The cast not only comes in early to get the game started; some of the actors even rush off to play during the interval. ("Only a small game," explains Mugsy.) I hope that the playwright does not lose all his royalties to his cast. The play is slated to run until October.
One virtue of Dealer's Choice is that the hands played are convincing from a purist point of view. Yet the play manages to avoid boring technicalities which would put off a non-poker-playing audience.
All that most people know about poker is that it is a game of bluff, with a slightly risque edge to it, played for high stakes. This is the common theme of poker movies, one of the best of which is California Split (1974). This movie, in true Robert Altman style, gives a vivid sense of what life in a modern casino is like, and how poker-gamblers "on a rush" live their lives. Altman persuaded several local players, including Amarillo Slim, to sit in for the high-stakes game in Reno, which helps make the action look real.
The funniest single hand comes from The Sting (1973) when the card-sharp is out-sharped by the hero, played by Paul Newman. The joke comes from seeing the look of utter astonishment on the gangster's sidekick's mug, when Newman produces four jacks out of nowhere, to beat four nines. This is a buddy-buddy movie, not a gambling story like the Cincinatti Kid (1965), which is so frequently on television it is probably the best known of all poker movies.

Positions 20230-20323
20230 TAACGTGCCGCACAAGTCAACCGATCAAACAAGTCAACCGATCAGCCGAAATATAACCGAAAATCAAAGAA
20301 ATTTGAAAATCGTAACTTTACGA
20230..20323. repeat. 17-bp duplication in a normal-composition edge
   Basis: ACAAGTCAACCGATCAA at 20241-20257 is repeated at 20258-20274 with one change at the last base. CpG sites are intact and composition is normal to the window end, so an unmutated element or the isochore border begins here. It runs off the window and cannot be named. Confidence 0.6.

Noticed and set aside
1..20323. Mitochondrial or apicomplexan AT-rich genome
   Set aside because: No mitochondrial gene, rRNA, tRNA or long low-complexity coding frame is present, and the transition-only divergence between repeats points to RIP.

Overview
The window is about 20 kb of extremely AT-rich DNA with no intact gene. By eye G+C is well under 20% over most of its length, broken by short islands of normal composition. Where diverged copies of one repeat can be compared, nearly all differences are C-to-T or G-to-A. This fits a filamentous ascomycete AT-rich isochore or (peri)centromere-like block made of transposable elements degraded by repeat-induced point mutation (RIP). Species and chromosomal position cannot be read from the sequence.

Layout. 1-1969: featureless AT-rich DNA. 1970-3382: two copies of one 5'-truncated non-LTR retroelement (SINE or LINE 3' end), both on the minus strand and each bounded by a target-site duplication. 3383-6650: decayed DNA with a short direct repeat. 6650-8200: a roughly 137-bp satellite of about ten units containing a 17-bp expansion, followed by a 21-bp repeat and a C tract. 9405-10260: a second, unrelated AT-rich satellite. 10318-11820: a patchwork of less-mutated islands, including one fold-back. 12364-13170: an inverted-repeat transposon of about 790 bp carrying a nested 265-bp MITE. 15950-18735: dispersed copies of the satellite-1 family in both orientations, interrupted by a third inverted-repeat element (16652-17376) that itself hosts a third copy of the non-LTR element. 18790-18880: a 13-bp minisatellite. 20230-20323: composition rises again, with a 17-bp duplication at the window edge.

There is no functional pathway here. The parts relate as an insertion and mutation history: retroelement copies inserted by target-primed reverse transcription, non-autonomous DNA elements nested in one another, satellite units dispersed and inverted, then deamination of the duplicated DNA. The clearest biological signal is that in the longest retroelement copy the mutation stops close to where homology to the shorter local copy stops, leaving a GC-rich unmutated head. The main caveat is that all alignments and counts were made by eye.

The card play is ridiculously flawed but contains redeeming lines, such as: "That's what it's all about: doing the wrong thing at the right time." Edward G Robinson as "the man", who takes the kid apart at five-card stud, gave a performance of such steely-eyed, sardonic authority it has become a model for all gambling roles.
By contrast, the characters in Dealer's Choice are ordinary blokes, struggling to make ends meet working in a restaurant, but finding their real excitement in the weekly joust at cards. A bit closer to home than than the cowboys on celluloid. #Reuse content